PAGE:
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UV Safety Month

Summer is in full swing, which means long days of having fun in the sun!Due to the warm weather, and prolonged exposure to the sun, July is known as UV Safety Month.Let's take a few minutes to learn about UV rays, and how to protect yourself from them.

UV stands for ultraviolet radiation, and is the culprit for most skin cancers.UV rays come from the sun, tanning beds, and sun lamps.There are 3 kinds of UV rays: UVA, UVB, and UVC.UVA rays and UVB rays both damage and age skin cells and contribute the most to skin cancer.UVC rays do have more energy than the other two types of rays, but since they cannot get through the atmosphere, they are not thought as of a contributing factor to skin cancer.UV rays are strongest between 10 am – 4 pm during spring and winter, and don't let those clouds fool you!UV rays can get through those clouds.

Some ways to protect yourself from UV rays include staying in the shade as much as possible, wearing clothing that covers your skin, wearing sunglasses, and using sunscreen.To determine how strong UV rays are, you can look to your shadow – the shorter your shadow, the stronger the rays.Wearing clothing that covers your skin sounds like an easy solution, but do need to remember that the sun's rays can get through clothes!If you hold your piece of clothing up to the light, and can see light through it, the UV rays can get through.The best protection you can provide yourself is a combination of all of the preventative measures.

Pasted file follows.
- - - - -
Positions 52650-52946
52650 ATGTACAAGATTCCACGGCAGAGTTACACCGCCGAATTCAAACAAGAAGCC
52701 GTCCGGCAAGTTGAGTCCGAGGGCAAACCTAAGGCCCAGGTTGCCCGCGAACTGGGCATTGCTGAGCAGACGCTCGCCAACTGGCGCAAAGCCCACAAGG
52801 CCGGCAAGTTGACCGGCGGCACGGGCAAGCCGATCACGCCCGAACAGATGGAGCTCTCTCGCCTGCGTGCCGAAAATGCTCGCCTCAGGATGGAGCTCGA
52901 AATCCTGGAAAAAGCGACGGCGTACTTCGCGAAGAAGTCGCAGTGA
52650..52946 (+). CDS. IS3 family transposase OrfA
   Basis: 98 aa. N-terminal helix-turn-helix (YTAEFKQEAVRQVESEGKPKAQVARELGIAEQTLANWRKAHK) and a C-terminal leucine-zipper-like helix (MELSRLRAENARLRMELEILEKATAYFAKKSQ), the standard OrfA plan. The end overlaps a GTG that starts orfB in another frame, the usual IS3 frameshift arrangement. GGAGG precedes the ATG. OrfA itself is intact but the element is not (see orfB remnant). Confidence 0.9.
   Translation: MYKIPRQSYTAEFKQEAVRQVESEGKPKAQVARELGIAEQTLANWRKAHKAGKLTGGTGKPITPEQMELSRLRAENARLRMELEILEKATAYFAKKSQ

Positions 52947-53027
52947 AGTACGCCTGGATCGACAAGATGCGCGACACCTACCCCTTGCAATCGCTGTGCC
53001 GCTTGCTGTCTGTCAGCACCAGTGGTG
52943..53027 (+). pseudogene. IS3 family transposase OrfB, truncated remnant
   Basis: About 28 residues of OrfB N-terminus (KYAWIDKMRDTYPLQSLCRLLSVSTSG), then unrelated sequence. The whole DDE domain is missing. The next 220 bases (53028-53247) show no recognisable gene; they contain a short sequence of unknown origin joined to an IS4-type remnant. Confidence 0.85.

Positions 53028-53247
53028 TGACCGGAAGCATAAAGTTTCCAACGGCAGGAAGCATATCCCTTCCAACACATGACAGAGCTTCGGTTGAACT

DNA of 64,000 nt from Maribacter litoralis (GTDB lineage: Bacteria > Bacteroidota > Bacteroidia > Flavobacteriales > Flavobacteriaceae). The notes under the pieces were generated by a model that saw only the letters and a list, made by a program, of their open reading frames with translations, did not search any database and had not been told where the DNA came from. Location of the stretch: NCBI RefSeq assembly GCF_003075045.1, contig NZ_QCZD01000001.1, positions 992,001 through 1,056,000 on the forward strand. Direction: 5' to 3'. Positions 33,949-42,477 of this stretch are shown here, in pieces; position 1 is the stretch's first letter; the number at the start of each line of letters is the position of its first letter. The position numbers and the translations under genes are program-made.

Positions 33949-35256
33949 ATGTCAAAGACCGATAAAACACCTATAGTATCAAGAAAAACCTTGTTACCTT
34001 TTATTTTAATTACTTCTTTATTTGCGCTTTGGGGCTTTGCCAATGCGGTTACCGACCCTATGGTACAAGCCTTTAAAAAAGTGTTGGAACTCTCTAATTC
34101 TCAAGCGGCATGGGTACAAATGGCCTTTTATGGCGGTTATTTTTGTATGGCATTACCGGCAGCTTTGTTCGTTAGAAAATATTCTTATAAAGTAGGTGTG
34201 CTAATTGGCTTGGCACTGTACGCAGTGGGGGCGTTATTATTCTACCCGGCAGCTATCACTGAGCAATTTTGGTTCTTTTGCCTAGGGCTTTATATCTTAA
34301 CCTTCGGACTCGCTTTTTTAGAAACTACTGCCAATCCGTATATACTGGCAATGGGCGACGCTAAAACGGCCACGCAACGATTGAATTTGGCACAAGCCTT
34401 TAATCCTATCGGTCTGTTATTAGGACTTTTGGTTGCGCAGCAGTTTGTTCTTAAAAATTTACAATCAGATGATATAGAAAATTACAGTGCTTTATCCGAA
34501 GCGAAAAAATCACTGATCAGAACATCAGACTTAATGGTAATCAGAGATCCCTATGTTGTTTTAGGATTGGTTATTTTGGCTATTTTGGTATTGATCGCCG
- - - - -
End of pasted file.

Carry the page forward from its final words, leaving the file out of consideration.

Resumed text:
Stores have many different types of sunscreen, but what you need to pay attention to is the SPF number.SPF is the sun protection factor.The higher your SPF number, the more UVB protection you will receive from the sunscreen.According to the American Cancer Society, SPF 15 sunscreens will filter around 93% of UVB rays, SPF 30 is around 97% of UVB rays, SPF 50 is around 98%, and SPF 100 blocks about 99% of UVB rays.How about those UVA rays, though?There are some sunscreens that are broad spectrum sunscreen, meaning they protect against both UVA and UVB rays.Be sure to check the bottle to see if it is broad spectrum!While you are checking the label, be sure to check the expiration date, as sunscreen does expire after a couple of years.Before applying your sunscreen be sure to shake the bottle to mix the sunscreen – especially if it is an older bottle.

The team at Evergreen Senior Living hopes that you can make some wonderful summer memories, while making sure that your skin stays safe and healthy!

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Thursday, 17 August 2017

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